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Osteoarthritis Cartilage. 2001 Jan;9(1):56-64.

Early changes in lapine menisci during osteoarthritis development: Part I: cellular and matrix alterations.

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McCaig Center for Joint Injury and Arthritis Research, Faculty of Medicine, University of Calgary, Alberta, T2N 4N1, Canada.



Osteoarthritis (OA) is the most common form of arthritis and patients with meniscal and ligament injuries of the knee are at high risk to develop the disease. The purpose of this study was to evaluate changes occurring in both medial and lateral menisci from the knees of anterior cruciate ligament (ACL) transected rabbits during the early stages of OA development.


Meniscal tissues from control and experimental rabbits were processed for histology and immunohistochemistry for assessment of matrix organization and composition.


At 3 and 8 weeks following ACL transection, histological examination demonstrated extensive extracellular matrix deterioration. Altered cell distribution, areas depleted of cells, and areas of cell clusters were found within the medial but not in the lateral meniscus. Immunohistochemistry of both medial and lateral menisci demonstrated significant changes in collagen distribution. Type I and III collagen staining was increased in both medial and lateral menisci. In contrast, type II collagen staining was overtly increased only in the medial meniscus.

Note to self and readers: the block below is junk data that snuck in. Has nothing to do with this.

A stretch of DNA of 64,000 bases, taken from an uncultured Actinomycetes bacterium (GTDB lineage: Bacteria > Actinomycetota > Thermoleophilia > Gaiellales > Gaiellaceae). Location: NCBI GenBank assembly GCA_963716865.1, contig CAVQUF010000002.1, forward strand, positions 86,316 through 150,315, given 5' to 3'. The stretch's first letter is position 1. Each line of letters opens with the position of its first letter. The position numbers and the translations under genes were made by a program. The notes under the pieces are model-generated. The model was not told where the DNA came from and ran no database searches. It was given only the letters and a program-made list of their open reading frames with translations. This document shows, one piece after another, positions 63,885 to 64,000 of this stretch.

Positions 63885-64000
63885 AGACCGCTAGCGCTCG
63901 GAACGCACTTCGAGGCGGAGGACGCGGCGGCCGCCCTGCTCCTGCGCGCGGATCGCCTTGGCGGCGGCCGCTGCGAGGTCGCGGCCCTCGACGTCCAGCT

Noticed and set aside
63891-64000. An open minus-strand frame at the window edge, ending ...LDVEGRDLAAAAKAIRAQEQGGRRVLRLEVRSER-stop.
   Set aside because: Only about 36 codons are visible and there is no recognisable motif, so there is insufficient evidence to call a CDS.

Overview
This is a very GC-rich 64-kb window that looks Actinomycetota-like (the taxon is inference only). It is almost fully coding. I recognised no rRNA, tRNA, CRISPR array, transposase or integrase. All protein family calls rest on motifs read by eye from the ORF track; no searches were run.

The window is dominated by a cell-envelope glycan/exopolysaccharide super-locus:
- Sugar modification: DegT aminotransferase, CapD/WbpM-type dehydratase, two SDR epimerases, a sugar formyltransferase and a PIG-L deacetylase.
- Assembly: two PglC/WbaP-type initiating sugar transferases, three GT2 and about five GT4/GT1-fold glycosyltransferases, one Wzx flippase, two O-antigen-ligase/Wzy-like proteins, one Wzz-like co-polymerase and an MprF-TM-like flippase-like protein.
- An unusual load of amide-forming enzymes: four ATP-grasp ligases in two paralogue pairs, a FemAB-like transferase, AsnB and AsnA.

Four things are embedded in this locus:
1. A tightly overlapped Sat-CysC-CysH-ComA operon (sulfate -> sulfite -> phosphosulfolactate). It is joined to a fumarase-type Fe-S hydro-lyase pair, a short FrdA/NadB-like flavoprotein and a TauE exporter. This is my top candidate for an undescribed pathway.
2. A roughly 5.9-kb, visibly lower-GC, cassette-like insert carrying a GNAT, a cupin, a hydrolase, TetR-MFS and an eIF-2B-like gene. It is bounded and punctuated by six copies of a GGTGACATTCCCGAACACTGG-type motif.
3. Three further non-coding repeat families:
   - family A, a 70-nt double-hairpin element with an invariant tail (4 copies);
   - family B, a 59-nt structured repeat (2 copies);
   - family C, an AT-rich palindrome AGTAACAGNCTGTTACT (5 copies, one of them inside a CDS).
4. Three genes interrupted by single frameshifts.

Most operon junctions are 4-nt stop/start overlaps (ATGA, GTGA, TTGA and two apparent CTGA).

These results demonstrate that after ACL transection, extracellular matrix deposition as well as altered matrix organization and altered cell distribution occur early in the medial meniscus.

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